Under Indian law, you’re considered an NRI if you reside outside India for a minimum of 245 days every year. This condition has changed from “a minimum of 182 days outside India” as of February 1, 2020. To be considered an NRI, you must also be in possession of an Indian passport.
What are the fundamental rights of Indian citizens?
These are the basic fundamental rights that every Indian citizen (including NRIs) is entitled to:
- Right to Equality (Articles 14-15) This right ensures that all individuals are treated equally in the eyes of the law. Your religion, gender, caste, or place of birth cease to be causes of legal differentiation.
- Right to Freedoms (Articles 19-22) This right is essential for the functioning of a democracy. Your freedom is protected by the following 6 rights:
- Freedom of speech
- Freedom of expression
- Freedom to assemble without arms
- Freedom to form associations
- Freedom to practice any profession or religion
- Freedom to live in any part of the country
- Right against Exploitation (Articles 23-24) This right protects you from trafficking, child labor, forced labor, etc.
- Right to Freedom of Religion (Articles 25-28) India is a secular nation, and no restriction is levied regarding which religion you must follow. You are free to choose any religion, or no religion at all. Adherents of all religions are to be treated equally.
- Cultural and Educational Rights (Articles 29-30) These rights give protection to linguistic and cultural minorities. If you belong to a cultural minority, these rights allow you to preserve your culture and heritage by giving incentives such as reservations, free education, etc.
- Right to Constitutional Remedies (Articles 32-35) If any of your rights are violated, you are granted remedies from the government and the judiciary. You may approach the lower courts of law or directly approach the Supreme Court.
Fundamental Rights for Foreigners
The Indian government proclaims certain fundamental rights to be universal in nature—that is, they apply to everyone, irrespective of citizenship or nationality. This category obviously also includes NRIs.
- The right to equality before the law (Article 14): This law ensures that everyone is treated equally in the eyes of law.
- Protection of rights in case of conviction for an offense (Article 20): If you’re convicted of an offense in India, you are still entitled to certain rights under the law. For example, you cannot be punished for the same crime twice, etc.
- Protection of personal life, liberty, and elementary education (Article 21)
- Protection against arrest in certain cases (Article 22)
- Protection from trafficking and forced labor (Article 23)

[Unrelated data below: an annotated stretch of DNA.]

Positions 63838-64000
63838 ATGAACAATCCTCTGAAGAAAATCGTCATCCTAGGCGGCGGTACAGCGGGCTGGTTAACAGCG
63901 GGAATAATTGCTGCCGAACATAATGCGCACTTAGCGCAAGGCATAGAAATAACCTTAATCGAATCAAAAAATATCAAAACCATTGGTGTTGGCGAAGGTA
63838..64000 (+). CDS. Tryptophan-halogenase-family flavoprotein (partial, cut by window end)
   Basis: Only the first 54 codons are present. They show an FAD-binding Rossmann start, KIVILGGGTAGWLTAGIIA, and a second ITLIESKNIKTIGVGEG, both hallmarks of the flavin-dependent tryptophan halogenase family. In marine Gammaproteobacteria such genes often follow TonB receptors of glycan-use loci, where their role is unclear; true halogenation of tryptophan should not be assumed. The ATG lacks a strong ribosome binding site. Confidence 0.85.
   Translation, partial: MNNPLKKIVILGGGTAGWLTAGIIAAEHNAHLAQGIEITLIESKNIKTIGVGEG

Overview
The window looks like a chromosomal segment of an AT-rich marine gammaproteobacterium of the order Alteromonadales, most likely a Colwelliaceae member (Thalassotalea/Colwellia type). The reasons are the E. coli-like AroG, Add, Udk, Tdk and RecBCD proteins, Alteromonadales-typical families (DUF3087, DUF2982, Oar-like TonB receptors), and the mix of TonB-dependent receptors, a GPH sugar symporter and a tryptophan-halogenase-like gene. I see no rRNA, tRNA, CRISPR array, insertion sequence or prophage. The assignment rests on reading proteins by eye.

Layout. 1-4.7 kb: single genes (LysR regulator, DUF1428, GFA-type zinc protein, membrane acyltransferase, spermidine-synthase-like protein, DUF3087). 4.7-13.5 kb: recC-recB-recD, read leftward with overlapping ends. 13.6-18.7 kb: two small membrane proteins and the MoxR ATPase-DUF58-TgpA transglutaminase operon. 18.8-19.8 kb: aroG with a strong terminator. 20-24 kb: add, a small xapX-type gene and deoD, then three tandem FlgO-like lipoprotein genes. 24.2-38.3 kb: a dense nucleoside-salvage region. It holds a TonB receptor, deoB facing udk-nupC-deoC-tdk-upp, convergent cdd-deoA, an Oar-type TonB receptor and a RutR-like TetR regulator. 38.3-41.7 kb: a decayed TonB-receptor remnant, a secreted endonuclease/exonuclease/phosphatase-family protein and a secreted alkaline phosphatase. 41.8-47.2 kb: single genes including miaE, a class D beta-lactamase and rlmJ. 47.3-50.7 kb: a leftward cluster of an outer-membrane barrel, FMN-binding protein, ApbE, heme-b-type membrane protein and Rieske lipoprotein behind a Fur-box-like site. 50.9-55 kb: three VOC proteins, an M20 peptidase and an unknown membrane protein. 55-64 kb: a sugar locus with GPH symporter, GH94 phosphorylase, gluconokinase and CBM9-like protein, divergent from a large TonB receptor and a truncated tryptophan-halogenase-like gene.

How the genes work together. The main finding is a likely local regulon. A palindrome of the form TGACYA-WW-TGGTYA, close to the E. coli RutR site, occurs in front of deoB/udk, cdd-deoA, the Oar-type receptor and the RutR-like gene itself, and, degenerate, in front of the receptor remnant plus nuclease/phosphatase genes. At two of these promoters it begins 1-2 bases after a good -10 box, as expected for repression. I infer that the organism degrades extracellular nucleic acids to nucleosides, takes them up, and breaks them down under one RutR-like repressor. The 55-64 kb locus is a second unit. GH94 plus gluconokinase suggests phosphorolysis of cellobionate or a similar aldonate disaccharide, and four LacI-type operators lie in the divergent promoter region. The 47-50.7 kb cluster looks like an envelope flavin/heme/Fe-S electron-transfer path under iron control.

- Protection from underage employment (Article 24): No one under the age of 14 can be employed in industries.
- Freedom to choose and practice one’s religion of choice (Articles 25 and 26)
Rights that apply only to citizens and NRIs, but not PIOs or foreigners
A few fundamental rights are universal, i.e., they apply to any persons within the boundary of India. However, the following rights are only available to Indian citizens and NRIs:
- No discrimination on grounds of race, religion, caste, gender, or place of birth.
- Equal opportunities in the arena of public employment.
- Right to freedoms (speech and expression, assembly, forming associations, residence in any part of the country, profession, and movement).
- Your right to protect your language, culture, and scripts.
- Your right as a minority to establish and administer cultural institutions.
What does this mean for you?
NRIs are citizens of India. You are legally entitled to almost all of the same benefits and privileges as any other citizen. All fundamental rights are to be granted to you in the same manner as to other ordinary citizens. Rights such as voting, contesting elections, education rights, safety, and protection, etc., remain intact despite your status as an NRI.
The few exceptions of note to be made are:
- You are exempt from income tax in India for the income you earn abroad. The only prerequisite for this is that your country of residence must be levying income tax on your income there.
- Unlike other travelers coming to India from abroad, you do not need a visa or permit to enter the country.
- You can purchase a house or residential land in India without having to seek permission from the Reserve Bank of India (RBI). However, you may only purchase agricultural land or a farmhouse in India after you’ve received approval from the RBI.
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